The 3,000-acre National Stud at Kladruby nad Labem, near Pardubice in the Czech Republic, is one of the oldest studs in the world and home to the oldest original Czech horse breed — the Kladruber horse.
The tradition of horse breeding in Kladruby nad Labem stretches back to the late 14th Century. For over 300 years it was an imperial court stud providing horses for the royal courts in Prague and Vienna.
Today, the National Stud stables around 500 horses; 250 grey Kladrubers are bred in the historic site of Kladruby nad Labem and 250 black Kladrubers are bred in Slatiňany. The impressive yards house the stallions’ stables, loose stables for broodmares, stables for young horses in training, the foaling stable and riding hall lit by a chandelier.
Tree-lined avenues, woodland and pasture surround the stud, and there is a separate stable yard, where weaned foals are reared from six months until they start their training at three-and-a-half.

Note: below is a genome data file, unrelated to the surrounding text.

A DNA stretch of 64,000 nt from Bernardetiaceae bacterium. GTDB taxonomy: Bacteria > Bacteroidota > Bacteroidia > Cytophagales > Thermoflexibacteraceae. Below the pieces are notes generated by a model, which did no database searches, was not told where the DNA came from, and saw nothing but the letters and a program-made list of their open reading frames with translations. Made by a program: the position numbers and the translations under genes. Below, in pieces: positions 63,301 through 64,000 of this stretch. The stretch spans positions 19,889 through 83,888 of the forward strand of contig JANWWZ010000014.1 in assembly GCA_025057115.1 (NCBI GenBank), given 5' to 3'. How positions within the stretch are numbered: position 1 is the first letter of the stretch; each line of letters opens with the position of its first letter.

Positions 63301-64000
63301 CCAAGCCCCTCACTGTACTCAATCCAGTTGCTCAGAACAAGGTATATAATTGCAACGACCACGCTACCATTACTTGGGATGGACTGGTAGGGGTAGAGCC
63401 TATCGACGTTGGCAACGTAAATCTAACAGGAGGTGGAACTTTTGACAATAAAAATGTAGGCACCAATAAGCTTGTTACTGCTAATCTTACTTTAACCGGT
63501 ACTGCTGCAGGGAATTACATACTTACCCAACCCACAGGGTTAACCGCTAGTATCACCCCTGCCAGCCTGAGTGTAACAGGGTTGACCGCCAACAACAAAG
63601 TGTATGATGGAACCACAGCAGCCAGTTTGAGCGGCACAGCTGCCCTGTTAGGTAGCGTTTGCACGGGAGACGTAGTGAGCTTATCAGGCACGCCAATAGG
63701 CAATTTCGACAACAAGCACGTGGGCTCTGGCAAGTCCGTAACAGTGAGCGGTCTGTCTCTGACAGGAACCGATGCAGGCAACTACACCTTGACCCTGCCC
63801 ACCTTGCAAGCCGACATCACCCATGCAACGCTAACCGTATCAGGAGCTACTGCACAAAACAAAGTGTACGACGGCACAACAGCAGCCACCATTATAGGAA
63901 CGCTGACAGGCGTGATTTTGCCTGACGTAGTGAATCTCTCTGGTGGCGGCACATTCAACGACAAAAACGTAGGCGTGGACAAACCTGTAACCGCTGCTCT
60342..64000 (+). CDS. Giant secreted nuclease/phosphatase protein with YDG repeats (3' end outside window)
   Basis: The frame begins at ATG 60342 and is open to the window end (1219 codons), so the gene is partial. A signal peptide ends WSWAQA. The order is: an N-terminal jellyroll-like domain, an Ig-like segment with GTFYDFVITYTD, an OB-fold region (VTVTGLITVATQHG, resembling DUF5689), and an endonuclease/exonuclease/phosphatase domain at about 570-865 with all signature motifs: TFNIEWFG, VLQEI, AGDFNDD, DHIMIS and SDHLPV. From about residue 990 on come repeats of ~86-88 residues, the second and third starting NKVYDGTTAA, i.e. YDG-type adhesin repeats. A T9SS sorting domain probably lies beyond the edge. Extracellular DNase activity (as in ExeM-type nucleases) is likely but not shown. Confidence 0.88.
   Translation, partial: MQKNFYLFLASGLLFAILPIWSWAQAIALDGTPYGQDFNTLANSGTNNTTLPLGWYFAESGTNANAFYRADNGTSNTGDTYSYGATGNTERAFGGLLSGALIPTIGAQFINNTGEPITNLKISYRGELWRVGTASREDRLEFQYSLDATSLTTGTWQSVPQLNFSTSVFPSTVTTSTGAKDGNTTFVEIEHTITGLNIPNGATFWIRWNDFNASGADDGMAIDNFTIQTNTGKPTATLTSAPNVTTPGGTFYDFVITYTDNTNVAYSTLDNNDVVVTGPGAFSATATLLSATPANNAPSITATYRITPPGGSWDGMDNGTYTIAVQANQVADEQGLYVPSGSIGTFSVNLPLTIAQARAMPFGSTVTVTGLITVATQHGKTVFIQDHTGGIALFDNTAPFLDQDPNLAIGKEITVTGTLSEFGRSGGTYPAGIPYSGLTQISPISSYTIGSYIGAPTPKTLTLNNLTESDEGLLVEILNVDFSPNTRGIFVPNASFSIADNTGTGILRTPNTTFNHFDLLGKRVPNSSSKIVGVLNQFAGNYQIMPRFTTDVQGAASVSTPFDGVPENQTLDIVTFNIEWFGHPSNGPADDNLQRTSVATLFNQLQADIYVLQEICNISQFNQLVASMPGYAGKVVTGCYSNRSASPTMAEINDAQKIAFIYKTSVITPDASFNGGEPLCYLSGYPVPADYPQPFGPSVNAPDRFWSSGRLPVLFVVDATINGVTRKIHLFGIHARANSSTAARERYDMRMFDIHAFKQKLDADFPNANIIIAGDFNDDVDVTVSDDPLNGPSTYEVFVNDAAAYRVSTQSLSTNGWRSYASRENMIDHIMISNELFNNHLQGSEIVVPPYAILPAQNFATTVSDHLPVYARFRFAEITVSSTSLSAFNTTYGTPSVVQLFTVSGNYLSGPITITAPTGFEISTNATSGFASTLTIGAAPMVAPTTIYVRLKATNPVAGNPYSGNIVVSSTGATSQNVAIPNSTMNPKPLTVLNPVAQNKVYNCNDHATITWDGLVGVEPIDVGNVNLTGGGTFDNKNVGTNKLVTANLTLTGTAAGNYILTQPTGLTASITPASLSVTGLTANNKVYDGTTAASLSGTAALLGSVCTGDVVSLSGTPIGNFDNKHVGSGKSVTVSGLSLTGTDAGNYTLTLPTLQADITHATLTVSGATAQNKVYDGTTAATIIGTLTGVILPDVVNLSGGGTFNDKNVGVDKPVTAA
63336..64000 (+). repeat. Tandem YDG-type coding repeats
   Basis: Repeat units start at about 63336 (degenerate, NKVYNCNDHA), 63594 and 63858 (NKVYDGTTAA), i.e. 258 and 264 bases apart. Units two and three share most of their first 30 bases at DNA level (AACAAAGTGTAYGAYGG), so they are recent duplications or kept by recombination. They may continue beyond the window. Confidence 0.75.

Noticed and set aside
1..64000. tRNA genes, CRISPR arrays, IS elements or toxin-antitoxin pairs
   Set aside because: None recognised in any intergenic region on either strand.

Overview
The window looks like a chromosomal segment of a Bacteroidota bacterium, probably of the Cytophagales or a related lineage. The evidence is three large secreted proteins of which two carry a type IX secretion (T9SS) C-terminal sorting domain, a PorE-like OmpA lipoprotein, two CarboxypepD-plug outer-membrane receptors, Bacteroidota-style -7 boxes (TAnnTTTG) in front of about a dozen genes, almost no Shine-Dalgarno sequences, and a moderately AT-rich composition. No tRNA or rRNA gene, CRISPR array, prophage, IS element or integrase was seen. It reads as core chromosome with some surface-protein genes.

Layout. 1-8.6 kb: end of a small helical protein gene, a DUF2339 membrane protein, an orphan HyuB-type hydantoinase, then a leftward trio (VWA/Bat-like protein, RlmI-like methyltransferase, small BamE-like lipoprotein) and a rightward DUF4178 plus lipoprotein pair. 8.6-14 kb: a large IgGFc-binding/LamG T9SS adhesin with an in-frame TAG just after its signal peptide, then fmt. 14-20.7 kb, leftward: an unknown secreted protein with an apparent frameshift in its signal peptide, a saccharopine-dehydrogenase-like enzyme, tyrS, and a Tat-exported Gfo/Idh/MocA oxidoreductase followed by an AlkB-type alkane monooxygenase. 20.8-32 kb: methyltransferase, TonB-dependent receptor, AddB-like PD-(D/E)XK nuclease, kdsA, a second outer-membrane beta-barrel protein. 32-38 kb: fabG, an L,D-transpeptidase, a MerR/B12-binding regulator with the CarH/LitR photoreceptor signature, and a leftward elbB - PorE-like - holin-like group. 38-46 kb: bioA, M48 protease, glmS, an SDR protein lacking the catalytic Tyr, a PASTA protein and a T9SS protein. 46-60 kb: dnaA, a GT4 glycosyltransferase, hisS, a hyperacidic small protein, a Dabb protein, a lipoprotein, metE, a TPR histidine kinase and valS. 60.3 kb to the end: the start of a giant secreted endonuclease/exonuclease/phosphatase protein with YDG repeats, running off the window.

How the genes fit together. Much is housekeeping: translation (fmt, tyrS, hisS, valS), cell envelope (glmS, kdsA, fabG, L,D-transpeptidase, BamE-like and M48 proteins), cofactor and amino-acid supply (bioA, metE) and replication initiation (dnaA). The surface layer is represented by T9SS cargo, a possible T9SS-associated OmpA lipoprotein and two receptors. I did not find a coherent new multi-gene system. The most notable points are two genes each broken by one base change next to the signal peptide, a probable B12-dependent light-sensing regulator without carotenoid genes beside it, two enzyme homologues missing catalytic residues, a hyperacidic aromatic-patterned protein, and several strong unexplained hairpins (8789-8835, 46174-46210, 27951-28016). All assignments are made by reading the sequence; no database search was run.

The Kladruber horses are central to what the stud stands for. Historically, the grey horses were used for ceremonial service at the royal and imperial court. The black horses were mainly used for representative service by high clergy.
Today, the grey Kladrubers still serve at royal courts. The Danish queen uses a team of six Kladruber greys to draw her state coach in Copenhagen. While in Sweden, the Kladrubers carry the trumpeters of the Swedish Mounted Royal Guards.
In the Czech Republic, the horses are used by the mounted police in Pardubice, Ostrava and Prague. The breed also excels in combined driving and dressage.
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